• The actual cumulative production figures diagram describes the measurement of the actual manufacturing process. The diagram shows the actual, current progress in production, lead times, and inventory in work-in-process and in buffers. Jumps in the lines are caused by batch sizes.

Figure shows an example of a possible target and actual cumulative production figures diagram for the manufacturing process in Figure

Fig.        Cumulative production figures curves and target (dotted) and actual cumulative production figures diagram. (Example is based on [Wien19]).

The cumulative production figures principle (CPFP) is the planning & control of the manufacture of a product by means of comparing the target cumulative production figures diagram to the actual cumulative production figures diagram.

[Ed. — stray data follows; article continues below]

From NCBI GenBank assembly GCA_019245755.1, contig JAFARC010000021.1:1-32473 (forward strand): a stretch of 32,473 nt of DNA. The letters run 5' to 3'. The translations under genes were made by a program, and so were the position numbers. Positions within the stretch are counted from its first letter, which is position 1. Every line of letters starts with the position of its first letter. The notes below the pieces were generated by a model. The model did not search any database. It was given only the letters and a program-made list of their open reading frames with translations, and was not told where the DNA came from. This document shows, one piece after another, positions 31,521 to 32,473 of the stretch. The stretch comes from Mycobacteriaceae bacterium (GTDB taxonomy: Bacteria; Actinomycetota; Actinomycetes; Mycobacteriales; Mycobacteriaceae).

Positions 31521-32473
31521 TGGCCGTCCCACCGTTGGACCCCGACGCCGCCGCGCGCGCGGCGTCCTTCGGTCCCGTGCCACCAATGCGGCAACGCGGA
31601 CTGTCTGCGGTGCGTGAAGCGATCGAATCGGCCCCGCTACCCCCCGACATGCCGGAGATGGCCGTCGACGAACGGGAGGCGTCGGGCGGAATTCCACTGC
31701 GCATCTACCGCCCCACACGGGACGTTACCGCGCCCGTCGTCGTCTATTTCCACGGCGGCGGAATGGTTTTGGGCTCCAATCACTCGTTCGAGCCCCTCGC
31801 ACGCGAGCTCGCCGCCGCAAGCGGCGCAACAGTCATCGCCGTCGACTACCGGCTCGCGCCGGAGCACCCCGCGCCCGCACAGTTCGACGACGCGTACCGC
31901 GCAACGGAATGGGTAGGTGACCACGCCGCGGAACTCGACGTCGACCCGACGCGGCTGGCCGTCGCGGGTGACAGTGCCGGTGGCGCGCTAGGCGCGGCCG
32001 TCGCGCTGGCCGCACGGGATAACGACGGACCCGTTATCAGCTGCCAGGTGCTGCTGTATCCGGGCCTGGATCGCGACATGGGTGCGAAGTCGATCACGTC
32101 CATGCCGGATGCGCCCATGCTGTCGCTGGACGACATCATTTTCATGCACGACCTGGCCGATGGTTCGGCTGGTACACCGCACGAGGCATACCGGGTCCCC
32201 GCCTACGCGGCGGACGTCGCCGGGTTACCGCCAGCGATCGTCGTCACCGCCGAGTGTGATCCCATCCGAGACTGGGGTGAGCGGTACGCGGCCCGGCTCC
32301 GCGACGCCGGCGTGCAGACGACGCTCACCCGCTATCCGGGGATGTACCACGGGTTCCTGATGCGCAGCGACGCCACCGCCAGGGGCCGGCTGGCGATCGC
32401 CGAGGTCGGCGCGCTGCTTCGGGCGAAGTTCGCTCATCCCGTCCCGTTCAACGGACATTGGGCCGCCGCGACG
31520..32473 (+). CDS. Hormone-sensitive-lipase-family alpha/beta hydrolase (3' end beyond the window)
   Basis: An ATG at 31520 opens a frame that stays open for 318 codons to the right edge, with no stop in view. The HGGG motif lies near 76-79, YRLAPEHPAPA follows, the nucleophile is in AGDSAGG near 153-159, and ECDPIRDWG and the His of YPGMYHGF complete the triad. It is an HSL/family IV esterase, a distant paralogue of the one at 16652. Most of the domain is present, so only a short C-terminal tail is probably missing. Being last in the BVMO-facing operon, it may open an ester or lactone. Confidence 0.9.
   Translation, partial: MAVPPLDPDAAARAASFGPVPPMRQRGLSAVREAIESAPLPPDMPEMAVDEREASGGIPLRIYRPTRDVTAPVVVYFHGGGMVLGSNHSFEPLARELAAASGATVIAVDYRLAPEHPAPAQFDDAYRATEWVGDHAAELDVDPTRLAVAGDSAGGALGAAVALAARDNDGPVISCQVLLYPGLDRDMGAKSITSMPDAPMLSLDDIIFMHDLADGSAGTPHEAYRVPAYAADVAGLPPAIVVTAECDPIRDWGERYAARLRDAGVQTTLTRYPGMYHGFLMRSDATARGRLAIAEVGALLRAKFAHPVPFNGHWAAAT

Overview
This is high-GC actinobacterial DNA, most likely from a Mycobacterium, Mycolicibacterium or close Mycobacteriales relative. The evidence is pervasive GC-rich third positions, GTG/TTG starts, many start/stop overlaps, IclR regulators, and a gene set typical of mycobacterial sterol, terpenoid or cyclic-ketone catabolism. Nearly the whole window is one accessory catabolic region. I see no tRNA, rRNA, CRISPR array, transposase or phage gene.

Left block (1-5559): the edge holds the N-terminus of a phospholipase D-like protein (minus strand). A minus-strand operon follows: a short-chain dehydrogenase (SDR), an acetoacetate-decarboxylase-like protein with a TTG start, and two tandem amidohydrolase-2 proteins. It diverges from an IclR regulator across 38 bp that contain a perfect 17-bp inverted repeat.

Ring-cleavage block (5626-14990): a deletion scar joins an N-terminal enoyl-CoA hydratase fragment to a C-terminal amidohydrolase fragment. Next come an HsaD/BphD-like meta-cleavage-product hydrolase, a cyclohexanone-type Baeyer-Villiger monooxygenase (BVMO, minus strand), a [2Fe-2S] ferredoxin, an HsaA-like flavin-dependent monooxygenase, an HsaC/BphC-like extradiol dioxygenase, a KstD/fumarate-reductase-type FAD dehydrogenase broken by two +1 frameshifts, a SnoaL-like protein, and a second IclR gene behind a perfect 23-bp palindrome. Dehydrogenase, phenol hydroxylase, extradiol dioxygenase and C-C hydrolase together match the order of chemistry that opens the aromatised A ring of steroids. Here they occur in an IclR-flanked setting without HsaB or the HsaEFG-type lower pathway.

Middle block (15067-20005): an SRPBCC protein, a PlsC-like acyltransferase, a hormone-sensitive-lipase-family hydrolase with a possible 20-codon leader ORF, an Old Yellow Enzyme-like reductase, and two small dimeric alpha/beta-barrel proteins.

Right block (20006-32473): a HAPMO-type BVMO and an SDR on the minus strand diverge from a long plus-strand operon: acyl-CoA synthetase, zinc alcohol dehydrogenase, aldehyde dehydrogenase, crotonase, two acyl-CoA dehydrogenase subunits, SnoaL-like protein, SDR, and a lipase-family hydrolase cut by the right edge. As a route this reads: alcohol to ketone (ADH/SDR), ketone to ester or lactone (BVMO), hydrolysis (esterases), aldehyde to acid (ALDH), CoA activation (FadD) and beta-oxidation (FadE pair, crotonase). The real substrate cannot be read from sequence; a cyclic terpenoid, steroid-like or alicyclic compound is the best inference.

Through putting the two cumulative production figures curves, or whole cumulative production figures diagrams, one on top of the other, it is possible to bring the actual diagram closer to the target diagram through speeding up or breaking the manufacturing process. However, the following must be kept in mind:

  • The diagrams give no information on the actual operation times and the current load on the work system: Incoming goods to a part process do not necessarily start the process immediately. In addition, there may be several different products being manufac­tured in the system. Therefore, the cumulative production figures principle cannot provide the basis for capacity management.